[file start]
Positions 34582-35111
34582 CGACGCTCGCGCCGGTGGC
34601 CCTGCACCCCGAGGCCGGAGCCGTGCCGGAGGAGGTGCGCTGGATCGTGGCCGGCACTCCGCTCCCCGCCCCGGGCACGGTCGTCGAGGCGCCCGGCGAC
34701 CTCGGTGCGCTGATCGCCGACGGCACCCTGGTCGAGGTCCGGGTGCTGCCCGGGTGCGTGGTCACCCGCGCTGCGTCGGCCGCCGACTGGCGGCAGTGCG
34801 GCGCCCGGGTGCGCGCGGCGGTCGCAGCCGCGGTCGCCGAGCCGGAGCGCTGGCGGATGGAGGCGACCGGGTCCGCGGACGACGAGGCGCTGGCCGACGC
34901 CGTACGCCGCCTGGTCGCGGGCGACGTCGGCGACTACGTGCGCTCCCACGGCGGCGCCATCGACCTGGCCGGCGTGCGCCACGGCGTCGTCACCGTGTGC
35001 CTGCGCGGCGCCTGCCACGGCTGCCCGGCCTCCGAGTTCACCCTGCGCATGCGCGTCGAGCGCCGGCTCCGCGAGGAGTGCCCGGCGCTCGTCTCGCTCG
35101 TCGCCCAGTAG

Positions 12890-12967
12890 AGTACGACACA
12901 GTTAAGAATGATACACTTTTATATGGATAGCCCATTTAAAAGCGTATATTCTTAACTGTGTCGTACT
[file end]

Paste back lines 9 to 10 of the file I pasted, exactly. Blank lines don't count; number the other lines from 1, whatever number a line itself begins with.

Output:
Positions 12890-12967
12890 AGTACGACACA